So then it really comes down to Revit, Chief Architect, ArchiCAD, etc... but I don't have the experience to know which program would be best for me. For the sake of this discussion, assume the price of the base-program is NOT a factor, but, that being said, I don't want to have to buy 28 different Add-ons to get a useable program.
If anyone can shed some personal experience with these programs, it would be hugely useful to me. I've tried to do my due-diligence, I've tried to browse the web and read forums and discussions, and I know the "Is Chief Architect better than ____" topic is worn out, but nothing I've read has addressed my specific use-case, so I'm turning to the community here, looking for help
Any help or discussion is greatly appreciated, thank you all for your time.
So I just returned from a demonstration of current high tech and its use in the future of home design.
I must say, Point Clouds from laser scans are the way to go.
Sure the high end is 1/4 million $ scanners and drones/aircraft. But even a $75K backpack scanner at the right resolution will take a 6-hour site measure and office drafting time down to a 30-minute walkthrough/around and 1 - 2 hours in the office for 3D overlay.
Can't put out $75K...hire it out and markup 3rd party's price for the walkthrough. You not only get the building but the topography as well. Fences, trees, and neighboring buildings will get picked up. Great for landscaping and the all-important tree schedule. You will be able to simply measure tree trunks at whatever height the local jurisdiction requires from the comfort of your desk.
If you find any boundary markers. Put a recognizable 3D item over them to locate them in the point cloud. Want to verify the scale of the point cloud? Measure one or more items that you can verify later and scale as needed. Better resolutions reduce and eliminate this but dramatically increase your file size.
So a good scan will be within a 1/2" of accuracy and you know those pesky double-thick interior walls you can't get to? Or that one that goes off at an angle or stairs that follow a curving wall. No guessing the radius or if there are multiple slopes on the roof. Its all in the point cloud at less than half the time and cost of hand measuring.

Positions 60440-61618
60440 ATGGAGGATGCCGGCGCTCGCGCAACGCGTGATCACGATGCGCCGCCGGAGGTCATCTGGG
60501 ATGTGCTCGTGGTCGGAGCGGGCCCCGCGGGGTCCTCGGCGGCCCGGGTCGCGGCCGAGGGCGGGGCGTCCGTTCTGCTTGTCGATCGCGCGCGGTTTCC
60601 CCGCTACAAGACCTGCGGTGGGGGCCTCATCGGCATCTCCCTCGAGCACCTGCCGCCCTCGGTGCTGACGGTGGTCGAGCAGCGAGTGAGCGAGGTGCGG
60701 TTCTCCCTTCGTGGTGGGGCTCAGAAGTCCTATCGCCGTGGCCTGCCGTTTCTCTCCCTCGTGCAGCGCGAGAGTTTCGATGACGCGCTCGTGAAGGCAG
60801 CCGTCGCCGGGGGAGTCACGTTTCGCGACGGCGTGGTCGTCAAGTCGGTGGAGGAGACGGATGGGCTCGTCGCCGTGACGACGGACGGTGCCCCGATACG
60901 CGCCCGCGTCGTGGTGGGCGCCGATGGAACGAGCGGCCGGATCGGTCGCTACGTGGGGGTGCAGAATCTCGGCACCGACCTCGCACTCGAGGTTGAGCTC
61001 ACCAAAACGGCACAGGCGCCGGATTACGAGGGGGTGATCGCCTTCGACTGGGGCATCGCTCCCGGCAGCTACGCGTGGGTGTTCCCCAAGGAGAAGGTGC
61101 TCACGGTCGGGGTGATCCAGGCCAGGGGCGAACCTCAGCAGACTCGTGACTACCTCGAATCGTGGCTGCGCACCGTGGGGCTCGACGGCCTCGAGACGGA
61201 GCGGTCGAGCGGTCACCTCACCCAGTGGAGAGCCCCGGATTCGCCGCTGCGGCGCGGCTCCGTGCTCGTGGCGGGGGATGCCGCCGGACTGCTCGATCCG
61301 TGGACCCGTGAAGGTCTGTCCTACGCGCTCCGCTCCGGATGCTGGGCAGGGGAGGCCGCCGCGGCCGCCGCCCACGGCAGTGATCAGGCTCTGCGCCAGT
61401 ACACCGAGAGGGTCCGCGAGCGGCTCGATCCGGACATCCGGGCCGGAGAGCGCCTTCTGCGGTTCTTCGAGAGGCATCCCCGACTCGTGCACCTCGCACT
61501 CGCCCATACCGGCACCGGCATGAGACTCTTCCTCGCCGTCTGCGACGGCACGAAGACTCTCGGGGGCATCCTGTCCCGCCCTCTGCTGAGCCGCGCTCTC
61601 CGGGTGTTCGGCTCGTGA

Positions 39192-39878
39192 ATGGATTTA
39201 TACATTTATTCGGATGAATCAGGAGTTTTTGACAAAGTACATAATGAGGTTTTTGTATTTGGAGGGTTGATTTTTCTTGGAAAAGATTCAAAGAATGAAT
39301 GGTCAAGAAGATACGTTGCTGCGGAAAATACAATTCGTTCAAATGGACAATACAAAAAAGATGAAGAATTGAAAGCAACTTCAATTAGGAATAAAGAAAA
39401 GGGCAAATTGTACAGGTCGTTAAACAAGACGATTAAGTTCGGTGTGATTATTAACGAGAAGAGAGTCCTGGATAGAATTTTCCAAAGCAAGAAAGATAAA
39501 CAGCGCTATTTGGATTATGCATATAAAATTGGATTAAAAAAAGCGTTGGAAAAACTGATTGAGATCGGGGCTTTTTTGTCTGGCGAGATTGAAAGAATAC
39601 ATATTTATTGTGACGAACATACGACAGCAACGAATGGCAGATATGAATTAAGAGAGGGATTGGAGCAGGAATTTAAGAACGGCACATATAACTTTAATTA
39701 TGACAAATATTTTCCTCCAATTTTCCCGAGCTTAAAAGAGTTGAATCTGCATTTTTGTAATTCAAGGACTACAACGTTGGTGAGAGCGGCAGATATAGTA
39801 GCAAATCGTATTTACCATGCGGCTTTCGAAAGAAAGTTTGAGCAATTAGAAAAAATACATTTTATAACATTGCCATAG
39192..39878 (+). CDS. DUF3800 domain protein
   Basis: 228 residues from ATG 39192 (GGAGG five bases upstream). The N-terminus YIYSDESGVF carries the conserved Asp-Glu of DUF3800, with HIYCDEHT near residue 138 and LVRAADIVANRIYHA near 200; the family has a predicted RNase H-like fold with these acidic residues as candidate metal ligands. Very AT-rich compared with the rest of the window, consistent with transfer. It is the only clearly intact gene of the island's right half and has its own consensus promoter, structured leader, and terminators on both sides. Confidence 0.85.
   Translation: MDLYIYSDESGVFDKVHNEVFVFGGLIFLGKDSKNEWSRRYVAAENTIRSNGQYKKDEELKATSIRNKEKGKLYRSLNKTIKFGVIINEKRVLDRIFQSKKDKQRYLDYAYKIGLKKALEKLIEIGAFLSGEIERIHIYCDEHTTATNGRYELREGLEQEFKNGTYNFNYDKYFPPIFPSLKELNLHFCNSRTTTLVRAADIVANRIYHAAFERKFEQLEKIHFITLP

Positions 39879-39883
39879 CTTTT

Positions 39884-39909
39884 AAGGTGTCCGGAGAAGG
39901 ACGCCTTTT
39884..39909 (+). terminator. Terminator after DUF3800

Still can't 'see' it? Watch when the countertop installer measures up the next kitchen with one. The countertop fits like a glove after a simple scan is fed into the CNC machine. If the countertop installer can make it work we can too.
So Chief Architect, when are you going to simplify importing point clouds into CA?
Hi there! I have been searching for a bit, and attempted a few things to no avail. Anyone have a step by step tutorial (or is it just not possible?) on how to at the very least import an existing title block from Revit or CAD to Chief? I am far from proficient in Chief at this point and wondering if it's possible. We want to make sure the title block matches our Revit sheets exactly...in case we have to draw something in one program vs. another in the same CD set.
I tried exporting to .dwf from Revit and importing into the layout page, however it doesn't allow me to import that file type into the main layout page.
Also, am I blind? I can't figure out where to put my signature...so I just typed info below.
Rafter P Construction
In South Florida, homes are prominently constructed out of concrete blocks, metal studs & beams, concrete headers/lentils/beams, and wooden trusses. Which software would you recommend that would be best suited for concrete home construction?
Also, I can't find any training videos for CA that uses concrete blocks and therefore I wanted to ask you all if you know of any videos or tutorials for CA... Or maybe one of the aforementioned software would be better suited for concrete block construction?
Chief Architect versus Revit, Sketchup, and Autocad for traditional conceptual home design and other tasksBy Reddrick
Everyone what do you think of Revit, Sketchup, and Autocad? And how do you think they compare to Chief Architect for traditional conceptual home design, custom complicated modern home design, and detailed construction home drawings?